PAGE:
July 25, 2020, by Kathryn Steenson

Agricultural Societies

Many agricultural societies were formed during the 18th century at a local level, enabling like-minded farmers to meet on both a professional and social level. The general aim was to share information on the latest farming methods and to improve livestock breeding. References to these societies can be found amongst the family and estate papers held in Manuscripts and Special Collections. Several prominent Nottinghamshire landowners, such as the Duke of Newcastle at Clumber House and Viscount Galway at Serlby Hall, became patrons or governors and it must have been with some pride that a society could count a peer as one of its members and add his name to their letterheads.

Painting of Robert Bakewell seated on a horse

Robert Bakewell, founder of the Dishley Sheep Society. From Robert Bakewell Pioneer Livestock Breeder by H. Cecil Pawson, 1957. East Midlands Collection

Leicester agriculturalist Robert Bakewell ( 1725-1795) was an important figure in the British Agricultural Revolution. He was one of the pioneers of systematic selective breeding of livestock, especially sheep and cattle, and novel methods to improve grazing. As the founder of the Dishley Sheep Society in 1783, he was able to teach his ideas and methods to his contemporaries.

Handwritten page, torn around the edges and later conserved, listing names of members and rules of the Society

Page from a notebook listing the resolutions of the Dishley Sheep Society,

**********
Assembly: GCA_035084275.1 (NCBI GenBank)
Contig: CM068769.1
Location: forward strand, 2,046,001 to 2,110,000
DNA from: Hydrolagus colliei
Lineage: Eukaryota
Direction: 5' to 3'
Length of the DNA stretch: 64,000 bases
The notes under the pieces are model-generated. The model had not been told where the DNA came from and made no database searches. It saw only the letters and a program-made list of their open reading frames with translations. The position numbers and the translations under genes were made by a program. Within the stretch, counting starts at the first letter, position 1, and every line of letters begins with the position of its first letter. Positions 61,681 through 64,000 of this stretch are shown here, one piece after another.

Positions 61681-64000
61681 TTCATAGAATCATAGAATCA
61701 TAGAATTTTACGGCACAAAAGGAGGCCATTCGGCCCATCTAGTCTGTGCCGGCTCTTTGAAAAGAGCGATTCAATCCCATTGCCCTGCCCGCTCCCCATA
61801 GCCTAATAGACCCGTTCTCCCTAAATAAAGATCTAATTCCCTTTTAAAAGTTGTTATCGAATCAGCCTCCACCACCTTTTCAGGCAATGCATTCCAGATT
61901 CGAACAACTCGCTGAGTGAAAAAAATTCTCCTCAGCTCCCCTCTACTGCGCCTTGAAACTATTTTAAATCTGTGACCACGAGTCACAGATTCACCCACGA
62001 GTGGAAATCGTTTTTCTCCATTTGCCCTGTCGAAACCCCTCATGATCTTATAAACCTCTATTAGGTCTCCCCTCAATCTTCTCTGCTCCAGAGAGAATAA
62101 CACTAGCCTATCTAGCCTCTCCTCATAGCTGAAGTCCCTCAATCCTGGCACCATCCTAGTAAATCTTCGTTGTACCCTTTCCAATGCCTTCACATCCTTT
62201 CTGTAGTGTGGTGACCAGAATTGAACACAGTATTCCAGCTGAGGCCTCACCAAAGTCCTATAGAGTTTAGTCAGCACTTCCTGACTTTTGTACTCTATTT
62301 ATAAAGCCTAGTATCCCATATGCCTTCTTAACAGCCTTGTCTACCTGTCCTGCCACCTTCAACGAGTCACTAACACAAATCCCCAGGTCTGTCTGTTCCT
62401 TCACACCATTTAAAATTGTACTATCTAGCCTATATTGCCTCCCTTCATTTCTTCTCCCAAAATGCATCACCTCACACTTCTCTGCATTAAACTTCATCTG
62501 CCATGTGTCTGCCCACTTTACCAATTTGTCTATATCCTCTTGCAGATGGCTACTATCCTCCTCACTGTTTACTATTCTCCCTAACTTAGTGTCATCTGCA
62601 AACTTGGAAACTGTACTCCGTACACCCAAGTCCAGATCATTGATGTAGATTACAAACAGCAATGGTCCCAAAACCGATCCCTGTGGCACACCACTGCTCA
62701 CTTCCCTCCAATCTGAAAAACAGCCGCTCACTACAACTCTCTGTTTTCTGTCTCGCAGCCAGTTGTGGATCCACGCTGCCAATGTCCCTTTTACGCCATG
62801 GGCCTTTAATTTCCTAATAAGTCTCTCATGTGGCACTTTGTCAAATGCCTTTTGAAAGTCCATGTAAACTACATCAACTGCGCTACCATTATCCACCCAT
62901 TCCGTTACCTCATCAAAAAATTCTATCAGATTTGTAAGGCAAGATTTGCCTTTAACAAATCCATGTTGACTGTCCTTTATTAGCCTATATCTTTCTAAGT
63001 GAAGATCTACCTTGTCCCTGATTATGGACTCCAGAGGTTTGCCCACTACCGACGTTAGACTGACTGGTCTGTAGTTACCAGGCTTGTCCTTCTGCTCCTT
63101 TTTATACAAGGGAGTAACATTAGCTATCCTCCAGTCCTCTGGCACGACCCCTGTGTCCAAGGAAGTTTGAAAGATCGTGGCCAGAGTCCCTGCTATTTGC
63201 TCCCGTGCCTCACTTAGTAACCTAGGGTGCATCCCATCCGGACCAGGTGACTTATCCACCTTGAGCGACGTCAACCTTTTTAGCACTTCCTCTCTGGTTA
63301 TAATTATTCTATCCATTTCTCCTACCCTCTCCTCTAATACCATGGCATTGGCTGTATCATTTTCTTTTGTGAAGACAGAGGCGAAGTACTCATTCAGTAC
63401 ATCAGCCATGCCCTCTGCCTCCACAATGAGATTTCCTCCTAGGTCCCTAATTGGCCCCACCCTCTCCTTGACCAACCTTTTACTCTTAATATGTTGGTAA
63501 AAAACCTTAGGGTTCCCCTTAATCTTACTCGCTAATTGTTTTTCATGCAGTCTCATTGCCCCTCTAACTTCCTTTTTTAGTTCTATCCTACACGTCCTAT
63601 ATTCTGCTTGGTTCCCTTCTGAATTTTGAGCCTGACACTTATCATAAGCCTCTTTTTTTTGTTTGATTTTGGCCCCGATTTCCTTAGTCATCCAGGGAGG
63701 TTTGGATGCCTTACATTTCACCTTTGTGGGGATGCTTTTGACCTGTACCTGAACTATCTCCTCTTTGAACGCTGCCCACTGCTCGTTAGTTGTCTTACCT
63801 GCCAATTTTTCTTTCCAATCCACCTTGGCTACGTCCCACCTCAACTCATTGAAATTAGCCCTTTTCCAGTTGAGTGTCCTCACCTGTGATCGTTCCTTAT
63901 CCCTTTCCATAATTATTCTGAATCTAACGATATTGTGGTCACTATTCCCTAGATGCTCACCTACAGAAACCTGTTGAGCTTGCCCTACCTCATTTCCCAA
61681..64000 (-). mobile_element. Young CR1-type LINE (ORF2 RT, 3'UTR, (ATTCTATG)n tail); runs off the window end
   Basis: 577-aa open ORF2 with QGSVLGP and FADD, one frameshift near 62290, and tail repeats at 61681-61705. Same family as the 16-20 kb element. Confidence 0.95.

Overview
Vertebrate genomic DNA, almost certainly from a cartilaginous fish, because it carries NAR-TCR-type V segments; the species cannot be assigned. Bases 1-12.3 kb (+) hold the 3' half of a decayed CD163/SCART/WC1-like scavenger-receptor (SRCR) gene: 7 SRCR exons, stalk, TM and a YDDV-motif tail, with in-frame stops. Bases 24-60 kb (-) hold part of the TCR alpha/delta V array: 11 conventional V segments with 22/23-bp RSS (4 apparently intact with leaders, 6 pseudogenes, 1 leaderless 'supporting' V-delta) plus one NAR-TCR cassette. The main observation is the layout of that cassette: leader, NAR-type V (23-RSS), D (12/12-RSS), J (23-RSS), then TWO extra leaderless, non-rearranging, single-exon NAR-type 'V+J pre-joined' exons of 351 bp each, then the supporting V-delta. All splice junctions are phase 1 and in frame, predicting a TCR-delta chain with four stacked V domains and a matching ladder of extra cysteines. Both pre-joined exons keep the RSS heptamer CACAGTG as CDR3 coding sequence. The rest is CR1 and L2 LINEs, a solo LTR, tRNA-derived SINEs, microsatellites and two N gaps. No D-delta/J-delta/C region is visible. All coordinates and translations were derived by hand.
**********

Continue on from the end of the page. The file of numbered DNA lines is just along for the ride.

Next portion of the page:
Ref: MS 9/1

The Society was established to preserve purity of breed and acquired its profits from the sale of stock and the ‘letting’ of rams. It followed a strict code of conduct, with its rules and resolutions being drawn up in meetings held at inns in Leicester and Loughborough. Resolution No.4 obliges members to keep the content of their meetings confidential and demands “that secresy [sic] be kept by all the members respecting the business of these meetings except to the members absent, and that any member quitting the society keep secret upon his honour the transactions before he left it”.

Menu for the buffet with over a dozen meat, fish and poultry dishes including roast beef and lamb, tongue in aspic, lobster salad and hams.

Printed menu from the luncheon of the ‘Clumber Tenants’ Agricultural
Society’, 30 August 1901
Ref: Ne X 205

The networking side of such clubs was also very important to members, and as you might expect, they ate very well at the social events. The menu shows an enormous array of hot and cold dishes, plus desserts, and an appropriately broad selection of alcohol to wash them all down with.

Two typed letters, one briefly asking permission to set up the pig club, and the second giving permission and outlining the legal requirements of such a club

Letter from K. Murray Walker to Nottinghamshire County Council, 12 March 1942 (left), and reply from the Nottinghamshire War Agricultural Executive Committee, 13 March 1942 (right).
Ref: Ne 6 EC 1/2/74/1- 2